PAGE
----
I told her I couldn’t. I might fall to earth and shatter. Still, I could not persuade her to open her door.

Her second book Airless Spaces is a small and tender gem. Humbly, carefully, she wrote about her madness and her time in various asylums. When it was published, she asked a small group of us, myself included, to read aloud from it and we did. I remember that Shulie stood off a bit, watching, listening, perhaps approving of her words and of our reading. But she remained silent, at a remove. Always removed.

For many years now I have kept a list of the feminists we’ve lost. At one memorial service in 1987 in a large West Village courtyard I saw the faces of many second wavers: they were ashen, shocked, stunned, frightened. I remember speaking and doing a ritual at a memorial service for our lesbian feminists gone probably in the early 1990s. We have lost so many dear friends. And now, Shulie has joined them.

But her work will continue to inspire women to dare to be brave, to understand that heroism is our only alternative.

May she rest in peace, and may her memory be as a blessing.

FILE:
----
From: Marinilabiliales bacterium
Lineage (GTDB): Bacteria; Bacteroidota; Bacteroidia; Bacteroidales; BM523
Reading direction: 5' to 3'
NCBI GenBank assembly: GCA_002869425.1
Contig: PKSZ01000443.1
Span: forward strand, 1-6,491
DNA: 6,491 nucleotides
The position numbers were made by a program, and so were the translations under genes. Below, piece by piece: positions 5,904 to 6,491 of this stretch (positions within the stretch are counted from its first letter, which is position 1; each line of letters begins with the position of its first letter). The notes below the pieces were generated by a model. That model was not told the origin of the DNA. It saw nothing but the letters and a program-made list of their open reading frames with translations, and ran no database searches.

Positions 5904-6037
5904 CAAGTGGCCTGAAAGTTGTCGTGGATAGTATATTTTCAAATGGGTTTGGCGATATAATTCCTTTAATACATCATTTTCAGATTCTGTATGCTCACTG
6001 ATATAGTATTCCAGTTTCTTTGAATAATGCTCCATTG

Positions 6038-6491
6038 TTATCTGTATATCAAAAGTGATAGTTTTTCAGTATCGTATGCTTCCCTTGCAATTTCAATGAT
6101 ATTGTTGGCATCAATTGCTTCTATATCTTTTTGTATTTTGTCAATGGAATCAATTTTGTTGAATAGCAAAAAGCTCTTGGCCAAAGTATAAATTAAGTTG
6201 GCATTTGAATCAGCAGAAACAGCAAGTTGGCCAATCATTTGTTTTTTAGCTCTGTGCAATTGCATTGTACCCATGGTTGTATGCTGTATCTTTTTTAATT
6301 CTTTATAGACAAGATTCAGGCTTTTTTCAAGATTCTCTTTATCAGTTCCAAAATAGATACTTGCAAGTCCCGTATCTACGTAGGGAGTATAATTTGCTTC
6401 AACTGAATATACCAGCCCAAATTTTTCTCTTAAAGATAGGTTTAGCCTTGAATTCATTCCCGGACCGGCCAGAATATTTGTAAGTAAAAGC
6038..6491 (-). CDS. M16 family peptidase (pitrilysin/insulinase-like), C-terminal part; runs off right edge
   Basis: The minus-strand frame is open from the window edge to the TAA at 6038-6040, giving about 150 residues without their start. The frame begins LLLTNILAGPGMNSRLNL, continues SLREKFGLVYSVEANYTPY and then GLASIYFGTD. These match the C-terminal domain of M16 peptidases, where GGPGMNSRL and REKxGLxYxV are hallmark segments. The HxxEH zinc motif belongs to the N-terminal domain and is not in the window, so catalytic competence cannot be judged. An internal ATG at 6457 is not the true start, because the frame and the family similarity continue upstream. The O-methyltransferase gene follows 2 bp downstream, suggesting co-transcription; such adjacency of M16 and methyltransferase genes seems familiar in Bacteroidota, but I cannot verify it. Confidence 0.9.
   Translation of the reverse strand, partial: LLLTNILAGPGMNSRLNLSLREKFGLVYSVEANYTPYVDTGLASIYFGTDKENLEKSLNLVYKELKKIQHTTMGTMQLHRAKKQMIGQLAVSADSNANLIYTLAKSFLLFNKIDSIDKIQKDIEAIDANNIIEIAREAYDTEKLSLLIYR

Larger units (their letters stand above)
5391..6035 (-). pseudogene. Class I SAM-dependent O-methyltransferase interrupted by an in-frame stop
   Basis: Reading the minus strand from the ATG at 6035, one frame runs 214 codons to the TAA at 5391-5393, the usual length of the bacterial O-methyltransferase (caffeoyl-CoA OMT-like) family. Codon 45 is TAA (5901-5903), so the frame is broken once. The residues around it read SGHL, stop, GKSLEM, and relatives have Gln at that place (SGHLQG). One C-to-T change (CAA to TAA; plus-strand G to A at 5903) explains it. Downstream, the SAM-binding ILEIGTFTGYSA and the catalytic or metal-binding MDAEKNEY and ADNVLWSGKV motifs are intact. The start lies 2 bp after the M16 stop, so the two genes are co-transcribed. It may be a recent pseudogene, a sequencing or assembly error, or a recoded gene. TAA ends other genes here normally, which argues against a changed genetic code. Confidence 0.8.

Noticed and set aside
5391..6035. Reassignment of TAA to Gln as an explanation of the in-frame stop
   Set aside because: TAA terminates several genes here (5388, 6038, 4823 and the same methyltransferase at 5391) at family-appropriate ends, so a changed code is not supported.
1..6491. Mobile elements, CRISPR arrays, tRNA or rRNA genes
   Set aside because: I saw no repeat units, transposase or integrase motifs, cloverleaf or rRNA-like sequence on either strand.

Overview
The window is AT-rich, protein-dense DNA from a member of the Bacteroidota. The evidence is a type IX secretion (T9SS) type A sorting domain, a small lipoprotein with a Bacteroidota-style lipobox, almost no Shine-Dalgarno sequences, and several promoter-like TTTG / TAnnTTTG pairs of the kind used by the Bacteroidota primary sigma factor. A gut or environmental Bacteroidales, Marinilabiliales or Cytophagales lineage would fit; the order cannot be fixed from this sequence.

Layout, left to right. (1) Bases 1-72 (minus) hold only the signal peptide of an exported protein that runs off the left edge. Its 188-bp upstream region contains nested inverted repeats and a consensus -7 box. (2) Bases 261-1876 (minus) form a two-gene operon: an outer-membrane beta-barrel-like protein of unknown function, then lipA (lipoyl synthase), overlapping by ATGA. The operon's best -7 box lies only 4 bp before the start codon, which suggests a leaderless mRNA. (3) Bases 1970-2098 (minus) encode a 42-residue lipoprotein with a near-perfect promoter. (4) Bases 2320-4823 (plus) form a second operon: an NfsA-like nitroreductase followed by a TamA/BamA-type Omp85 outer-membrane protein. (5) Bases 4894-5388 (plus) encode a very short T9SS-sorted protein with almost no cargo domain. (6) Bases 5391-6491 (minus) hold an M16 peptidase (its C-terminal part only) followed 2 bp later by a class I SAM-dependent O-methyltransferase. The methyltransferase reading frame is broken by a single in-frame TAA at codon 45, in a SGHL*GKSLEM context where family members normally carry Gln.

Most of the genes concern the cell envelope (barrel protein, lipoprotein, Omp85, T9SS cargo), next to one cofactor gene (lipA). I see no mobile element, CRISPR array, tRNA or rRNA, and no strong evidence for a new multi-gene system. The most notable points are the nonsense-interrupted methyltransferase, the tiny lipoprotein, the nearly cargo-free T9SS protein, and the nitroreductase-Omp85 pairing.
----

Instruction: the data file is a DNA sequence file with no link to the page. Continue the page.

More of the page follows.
The full version is here, and some excerpts from Airless Spaces are here.

 

Finally, a blurb for Chesler’s Woman’s Inhumanity to Woman puts all of this in a fuller perspective:

“Man’s inhumanity to man”--the phrase is all too familiar. But until Phyllis Chesler's now-classic book, a profound silence prevailed about woman’s inhumanity to woman. Women's aggression may not take the same form as men's, but girls and women are indeed aggressive, often indirectly and mainly toward one another. They judge harshly, hold grudges, gossip, exclude, and disconnect from other women. Like men, women are exposed to the messages of misogyny and sexism that permeate cultures worldwide. Like men, women unconsciously buy into negative images that can trigger abuse and mistreatment of other women. But like other social victims, many do not realize stereotyping affects members within the victimized group as well as those outside the group. They do not realize their behavior reflects society's biases.How women view and treat other women matters. Are women oppressed? Yes. Do oppressed people internalize their oppressors' attitudes? Without a doubt. Prejudice must first be acknowledged before it can be resisted or overcome. More than men, women depend upon one another for emotional intimacy and bonding, and exclusionary and sexist behavior enforces female conformity and discourages independence and psychological growth.Continuing the pioneering work begun in Women and Madness—Chesler's bestselling book that broke the story on double standards in psychology—Woman's Inhumanity to Woman draws on important studies, revolutionary theories, literature, and hundreds of original interviews. Chesler urges us to look within, to treat other women realistically, ethically, and kindly, and to forge bold and compassionate alliances. This is a necessary next step for women, without which they will never be liberated.